6. Of course all neighborhoods have become more dense over the years. As population increases in any distince area — as it has everywhere in the “Seattle Metropolitan Area” — density goes up. The population has increased, but the number of square miles in each neighborhood has stayed the same. Unles the boundaries of some neighborhoods have been changed — but that would be an artificial skewing of the statistics.

        I don’t get your question. You don’t think the population of the Seattle Metropolitan Area has increased since the 40’s? Or you think the boundaries have been expanded outwards? Or what? Because the population has increased. So, if the boundaries have remained the same, then, by definition, population density has increased.

      7. Hmm… Guess I am not being clear enough. When I talk about the Metropolitan Area I am talking about the central core (Seattle) and those areas that have strong social and economic ties to the core as measured by commuting and employment. Basically the OMB definition.

        So yes, even if the city limits stay the same the Metropolitan Area’s boundaries can grow as people with strong ties to the core continue to move further and further away from the core.

        With first the developement of the suburbs, and then the exurbs, the population has grown, but the area has grown at an even faster rate meaning lower density overall.

      8. Well, even if that is the case, I consider that meaningless. What is the point of that? You mean if you keep drawing bigger and bigger concentric circles around downtown Seatttle, the density within the larger and larger circles will decrease? Is this some sort of revelation? Is that different from any other city?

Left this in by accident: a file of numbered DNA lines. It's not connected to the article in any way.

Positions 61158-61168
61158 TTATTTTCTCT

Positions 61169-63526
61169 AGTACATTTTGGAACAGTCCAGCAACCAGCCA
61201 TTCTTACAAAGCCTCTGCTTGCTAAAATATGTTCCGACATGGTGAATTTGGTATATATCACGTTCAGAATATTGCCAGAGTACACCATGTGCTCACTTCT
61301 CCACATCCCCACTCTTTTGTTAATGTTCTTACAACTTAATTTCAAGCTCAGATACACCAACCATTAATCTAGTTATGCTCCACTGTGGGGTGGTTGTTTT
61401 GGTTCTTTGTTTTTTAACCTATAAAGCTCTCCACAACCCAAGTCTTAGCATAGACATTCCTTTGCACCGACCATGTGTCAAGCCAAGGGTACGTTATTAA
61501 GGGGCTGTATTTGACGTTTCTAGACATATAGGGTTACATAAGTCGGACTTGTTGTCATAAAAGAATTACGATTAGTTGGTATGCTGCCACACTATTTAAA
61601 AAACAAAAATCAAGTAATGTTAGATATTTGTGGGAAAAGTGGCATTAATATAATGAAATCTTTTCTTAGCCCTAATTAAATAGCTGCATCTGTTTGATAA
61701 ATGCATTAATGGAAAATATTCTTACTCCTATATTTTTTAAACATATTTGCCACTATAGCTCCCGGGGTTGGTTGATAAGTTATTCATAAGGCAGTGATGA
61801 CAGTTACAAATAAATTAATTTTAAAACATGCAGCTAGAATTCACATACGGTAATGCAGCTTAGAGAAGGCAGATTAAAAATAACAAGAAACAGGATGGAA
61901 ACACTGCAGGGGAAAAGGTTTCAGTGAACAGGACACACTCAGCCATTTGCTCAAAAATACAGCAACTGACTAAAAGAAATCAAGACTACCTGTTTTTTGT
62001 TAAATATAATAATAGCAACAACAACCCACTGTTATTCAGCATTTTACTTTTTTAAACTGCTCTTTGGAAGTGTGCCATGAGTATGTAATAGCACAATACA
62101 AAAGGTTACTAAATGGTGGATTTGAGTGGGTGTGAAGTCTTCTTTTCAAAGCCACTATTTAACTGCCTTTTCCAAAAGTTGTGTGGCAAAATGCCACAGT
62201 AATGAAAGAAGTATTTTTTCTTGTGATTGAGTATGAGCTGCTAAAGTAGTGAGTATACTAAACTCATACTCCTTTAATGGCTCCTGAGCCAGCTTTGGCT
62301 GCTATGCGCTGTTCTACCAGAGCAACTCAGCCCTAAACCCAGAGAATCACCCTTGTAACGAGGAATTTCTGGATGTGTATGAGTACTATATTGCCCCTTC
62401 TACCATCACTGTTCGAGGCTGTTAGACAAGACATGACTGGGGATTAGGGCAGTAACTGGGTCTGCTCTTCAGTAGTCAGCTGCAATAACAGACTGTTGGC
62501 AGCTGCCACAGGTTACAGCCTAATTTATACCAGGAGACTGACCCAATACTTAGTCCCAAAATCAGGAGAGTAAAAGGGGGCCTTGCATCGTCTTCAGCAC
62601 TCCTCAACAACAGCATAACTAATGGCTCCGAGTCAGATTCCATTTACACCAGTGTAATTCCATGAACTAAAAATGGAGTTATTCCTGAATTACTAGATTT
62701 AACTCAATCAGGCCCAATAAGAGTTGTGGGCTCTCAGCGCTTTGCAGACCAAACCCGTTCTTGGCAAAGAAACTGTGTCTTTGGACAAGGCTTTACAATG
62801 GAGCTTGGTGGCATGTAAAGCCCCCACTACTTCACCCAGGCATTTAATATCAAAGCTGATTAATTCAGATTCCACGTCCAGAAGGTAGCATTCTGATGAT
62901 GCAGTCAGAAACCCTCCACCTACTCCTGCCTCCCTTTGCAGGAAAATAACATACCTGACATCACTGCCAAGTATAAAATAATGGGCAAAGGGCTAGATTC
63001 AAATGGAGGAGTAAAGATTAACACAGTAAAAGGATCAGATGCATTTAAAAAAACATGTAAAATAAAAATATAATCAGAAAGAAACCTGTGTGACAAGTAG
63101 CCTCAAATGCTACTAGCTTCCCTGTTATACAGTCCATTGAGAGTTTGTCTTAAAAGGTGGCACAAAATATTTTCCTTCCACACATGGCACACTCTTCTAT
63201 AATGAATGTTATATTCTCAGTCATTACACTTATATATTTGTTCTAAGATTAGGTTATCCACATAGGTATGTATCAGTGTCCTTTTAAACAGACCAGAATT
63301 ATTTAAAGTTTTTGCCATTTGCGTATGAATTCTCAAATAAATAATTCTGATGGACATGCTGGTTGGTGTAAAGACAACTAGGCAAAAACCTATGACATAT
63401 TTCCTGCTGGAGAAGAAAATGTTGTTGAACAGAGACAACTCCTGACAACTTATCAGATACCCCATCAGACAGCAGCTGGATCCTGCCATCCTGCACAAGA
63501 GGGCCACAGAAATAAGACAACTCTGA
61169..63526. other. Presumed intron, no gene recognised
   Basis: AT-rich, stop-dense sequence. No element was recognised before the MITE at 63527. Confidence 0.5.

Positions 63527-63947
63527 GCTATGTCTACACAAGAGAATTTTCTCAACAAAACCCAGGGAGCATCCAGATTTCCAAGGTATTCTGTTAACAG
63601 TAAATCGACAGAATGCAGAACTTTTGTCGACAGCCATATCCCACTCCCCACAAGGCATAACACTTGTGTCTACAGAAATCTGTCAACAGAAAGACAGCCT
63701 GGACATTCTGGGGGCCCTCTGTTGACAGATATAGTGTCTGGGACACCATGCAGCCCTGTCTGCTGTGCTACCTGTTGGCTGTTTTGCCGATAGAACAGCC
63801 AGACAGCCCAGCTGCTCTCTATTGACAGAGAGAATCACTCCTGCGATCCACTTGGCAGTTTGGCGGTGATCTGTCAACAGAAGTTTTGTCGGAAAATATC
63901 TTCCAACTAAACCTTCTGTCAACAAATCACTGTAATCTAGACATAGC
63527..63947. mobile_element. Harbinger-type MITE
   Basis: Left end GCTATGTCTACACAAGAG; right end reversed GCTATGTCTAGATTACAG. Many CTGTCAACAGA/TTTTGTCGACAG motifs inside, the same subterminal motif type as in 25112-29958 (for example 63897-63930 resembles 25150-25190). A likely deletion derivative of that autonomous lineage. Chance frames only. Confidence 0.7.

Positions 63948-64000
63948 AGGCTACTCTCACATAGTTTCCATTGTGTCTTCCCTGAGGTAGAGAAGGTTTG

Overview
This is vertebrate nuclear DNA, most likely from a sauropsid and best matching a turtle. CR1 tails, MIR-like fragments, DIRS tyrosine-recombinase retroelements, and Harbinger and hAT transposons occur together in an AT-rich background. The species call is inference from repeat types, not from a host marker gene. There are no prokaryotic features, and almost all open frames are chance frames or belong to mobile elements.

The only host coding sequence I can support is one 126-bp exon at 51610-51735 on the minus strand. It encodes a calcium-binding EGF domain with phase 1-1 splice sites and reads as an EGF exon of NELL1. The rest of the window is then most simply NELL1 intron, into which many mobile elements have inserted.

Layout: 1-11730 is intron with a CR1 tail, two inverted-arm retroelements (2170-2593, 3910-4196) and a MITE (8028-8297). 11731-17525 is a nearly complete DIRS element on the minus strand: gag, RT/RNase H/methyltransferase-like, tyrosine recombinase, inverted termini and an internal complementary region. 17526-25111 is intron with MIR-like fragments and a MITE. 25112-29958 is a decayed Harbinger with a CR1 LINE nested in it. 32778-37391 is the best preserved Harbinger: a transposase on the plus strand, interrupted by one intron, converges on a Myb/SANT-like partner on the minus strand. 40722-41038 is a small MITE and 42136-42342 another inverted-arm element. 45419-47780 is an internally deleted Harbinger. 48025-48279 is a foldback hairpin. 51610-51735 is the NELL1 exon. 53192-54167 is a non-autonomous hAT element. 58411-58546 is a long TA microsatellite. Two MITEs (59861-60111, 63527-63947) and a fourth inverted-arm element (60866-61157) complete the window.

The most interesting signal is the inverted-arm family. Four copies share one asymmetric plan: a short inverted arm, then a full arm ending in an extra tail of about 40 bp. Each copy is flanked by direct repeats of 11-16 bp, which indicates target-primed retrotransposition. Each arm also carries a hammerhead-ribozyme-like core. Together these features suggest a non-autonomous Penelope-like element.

Within any circle you draw around downtown Seattle in 1940, there is greater density now within that same circle than there was in 1940. Don’t you agree? Within any geograhpic area in the Seattle Metropolitan Area, density is greater today than in the 1940’s. Without any rail.

        What is your point, other than that the farther you get away from downtown Seattle, the lower the density, in general. You think this is unusual? Or you disagree with that?

      9. The point is that rail v automobile (bus) causes different patterns of development. Under the old system growth would radiate outward from the center as rail lines were extended. By it’s uniform nature it is more dense.

        With the demise of rail (many times they were bought out by GM) we moved to a more network node system, and developed suburbs then exurbs. While certain areas may become more dense, as a whole the area becomes less dense. If you take a farm or forest in Woodenville and turn it into a suburb that specific area will become more dense, but if most of those people will be commuting into Seattle (tieing it into the Metropolitan Area) the Area as a whole becomes less dense.

        Why is this bad? Pollution? Runoff? Destruction of natural habitat? Dependence on foreign oil? Quality of life? Bedroom communities with no sense of community?

        Where do you want to start?

      10. Another point is simply to build rail because the people who are already in these highly-developed areas want to ride a train to work.

      11. “If you take a farm or forest in Woodenville and turn it into a suburb that specific area will become more dense, but if most of those people will be commuting into Seattle (tieing it into the Metropolitan Area) the Area as a whole becomes less dense.”